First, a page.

Academic journal article Social Behavior and Personality: an international journal

Priming with Energy Drinks May Promote Men's Tolerance of Social Pain

Academic journal article Social Behavior and Personality: an international journal

Priming with Energy Drinks May Promote Men's Tolerance of Social Pain

Article excerpt

Since the manufacture of the caffeinated energy drink Red Bull began in 1997, energy drink consumption has become increasingly popular among adolescents, college students, and young adults (Malinauskas, Aeby, Overton, Carpenter-Aeby, & Barber-Heidal, 2007). Indeed, revenue from sales of energy drinks in the US was forecasted to approach $20 billion by the end of 2013 (Azagba, Langille, & Asbrigde, 2014). In energy drink advertising, masculine identification is consistently emphasized (Chiou, Wu, & Lee, 2013; Miller, 2008). In prior research, there has been a focus on the link between energy drink consumption and problem behaviors, such as substance abuse, violence, law breaking, unsafe sex, and reckless driving (see Miller, 2008, for a review). However, to our knowledge, no studies have been conducted in which the researchers have addressed the priming effect of energy drinks on the particular masculine characteristic of tolerance of social pain. In one meta-analysis, the findings indicated that men typically tolerate more pain in experimental settings than do women (Riley, Robinson, Wise, Myers, & Fillingim, 1998). A viable explanation for these gender differences in pain tolerance is men's conformity to masculine norms (i.e., the ideal, masculine man tolerates more pain than women do; Pool, Schwegler, Theodore, & Fuchs, 2007). We conducted an experimental study to show that priming with energy drinks may heighten men's conformity to masculine norms and, thereby, increase men's tolerance of social pain because of concern about possible social exclusion.

Toughness appears to be the trait in which men show the greatest difference from women (Feingold, 1994). People tend to bring extremes of this trait to mind when they think of men as tough and women as tender (Feingold, 1994). According to traditional gender norms, men should show greater pain tolerance for the sake of maintaining their masculine image (Bendelow, 1993). In self-categorization theory (Terry & Hogg, 1996) it is also posited that men are expected to conform to gender norms and, therefore, they tolerate more pain than women would. Previous researchers have revealed that participants who reported more masculine than feminine traits had higher pain tolerance (see Myers, Robinson, Riley, & Sheffield, 2001, for a related review). Energy drinks are typically marketed to adolescents and young adults, particularly males (Reissig, Strain, & Griffiths, 2009). In energy drink advertising, there is usually an emphasis on, and reinforcement of, the masculine image of the brand (De Mooij & Hofstede, 2010; Miller, 2008; Wimer & Levant, 2013). Previous researchers have demonstrated that perceived masculinity is associated with masculinity-related behaviors, such as individuals' behaviors of help seeking (e.g., Addis & Mahalik, 2003) and violence (e.g., Cohn & Zeichner, 2006). Recently, Chiou et al. (2013) showed that energy drink consumption is associated in men's minds with the achievement of a masculine sense of self. Building on recent advances in behavioral priming and the link between energy drinks and masculine self-completion, we contended that energy drinks may prime men for heightened conformity to masculine norms and help generate greater tolerance of social pain, which is defined as the distressing experience resulting from the perception of actual or potential psychological distance from others in a social group (i.e., social exclusion; Eisenberger & Lieberman, 2004). We tested this hypothesis by examining whether or not mere exposure to energy drink primes would strengthen men's conformity to masculine norms and, thereby, promote pain tolerance in the face of social exclusion experienced in playing Cyberball (Eisenberger, Lieberman, & Williams, 2003). Cyberball is an online ball-tossing game that has been widely used to study the social pain of exclusion (Eisenberger & Lieberman, 2004).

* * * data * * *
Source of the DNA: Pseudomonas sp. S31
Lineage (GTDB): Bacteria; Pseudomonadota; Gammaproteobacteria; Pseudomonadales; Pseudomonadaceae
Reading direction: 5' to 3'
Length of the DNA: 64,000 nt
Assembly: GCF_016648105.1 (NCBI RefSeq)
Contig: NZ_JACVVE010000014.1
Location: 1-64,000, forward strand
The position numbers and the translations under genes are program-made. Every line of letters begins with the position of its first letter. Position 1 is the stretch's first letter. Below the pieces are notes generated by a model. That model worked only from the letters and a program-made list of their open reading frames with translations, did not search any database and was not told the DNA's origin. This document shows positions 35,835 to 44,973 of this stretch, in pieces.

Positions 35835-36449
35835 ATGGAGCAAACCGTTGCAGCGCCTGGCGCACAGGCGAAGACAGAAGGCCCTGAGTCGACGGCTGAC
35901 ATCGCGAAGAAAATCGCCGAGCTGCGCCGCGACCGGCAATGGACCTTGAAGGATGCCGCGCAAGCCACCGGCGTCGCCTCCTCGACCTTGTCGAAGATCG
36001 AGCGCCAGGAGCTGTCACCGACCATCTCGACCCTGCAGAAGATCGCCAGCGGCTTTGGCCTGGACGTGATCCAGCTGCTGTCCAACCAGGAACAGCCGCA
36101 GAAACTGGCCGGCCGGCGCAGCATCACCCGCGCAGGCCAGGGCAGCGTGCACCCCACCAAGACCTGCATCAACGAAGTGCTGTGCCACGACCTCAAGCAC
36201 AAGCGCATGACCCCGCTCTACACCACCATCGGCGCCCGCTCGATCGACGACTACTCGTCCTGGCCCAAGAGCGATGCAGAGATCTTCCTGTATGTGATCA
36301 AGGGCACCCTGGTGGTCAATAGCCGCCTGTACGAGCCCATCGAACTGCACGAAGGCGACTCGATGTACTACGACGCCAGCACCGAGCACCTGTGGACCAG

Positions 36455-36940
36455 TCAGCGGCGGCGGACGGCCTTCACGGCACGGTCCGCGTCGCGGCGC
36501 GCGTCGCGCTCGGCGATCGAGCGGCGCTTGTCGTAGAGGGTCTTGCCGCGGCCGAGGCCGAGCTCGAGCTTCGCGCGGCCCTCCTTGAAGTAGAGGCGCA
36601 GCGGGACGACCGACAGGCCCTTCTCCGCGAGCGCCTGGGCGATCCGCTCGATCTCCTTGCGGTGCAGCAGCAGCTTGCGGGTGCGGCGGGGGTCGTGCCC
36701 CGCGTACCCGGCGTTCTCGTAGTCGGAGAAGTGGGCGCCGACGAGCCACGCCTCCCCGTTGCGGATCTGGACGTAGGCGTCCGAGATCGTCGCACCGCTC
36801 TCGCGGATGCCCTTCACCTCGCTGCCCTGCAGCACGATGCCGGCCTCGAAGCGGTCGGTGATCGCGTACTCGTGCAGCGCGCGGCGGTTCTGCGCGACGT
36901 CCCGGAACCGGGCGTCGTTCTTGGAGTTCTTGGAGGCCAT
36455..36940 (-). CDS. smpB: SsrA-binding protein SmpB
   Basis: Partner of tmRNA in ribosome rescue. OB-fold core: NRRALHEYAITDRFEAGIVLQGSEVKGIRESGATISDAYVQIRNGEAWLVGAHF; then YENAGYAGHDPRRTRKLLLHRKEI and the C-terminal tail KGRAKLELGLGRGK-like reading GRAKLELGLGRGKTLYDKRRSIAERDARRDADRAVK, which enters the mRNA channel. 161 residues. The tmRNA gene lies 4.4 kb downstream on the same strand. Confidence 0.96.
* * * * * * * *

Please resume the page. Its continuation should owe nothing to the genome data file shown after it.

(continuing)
Method

Participants

Via campus posters, we recruited 93 men ([M. …

Search by... Author
Show... All Results Primary Sources Peer-reviewed

Oops!

An unknown error has occurred. Please click the button below to reload the page. If the problem persists, please try again in a little while.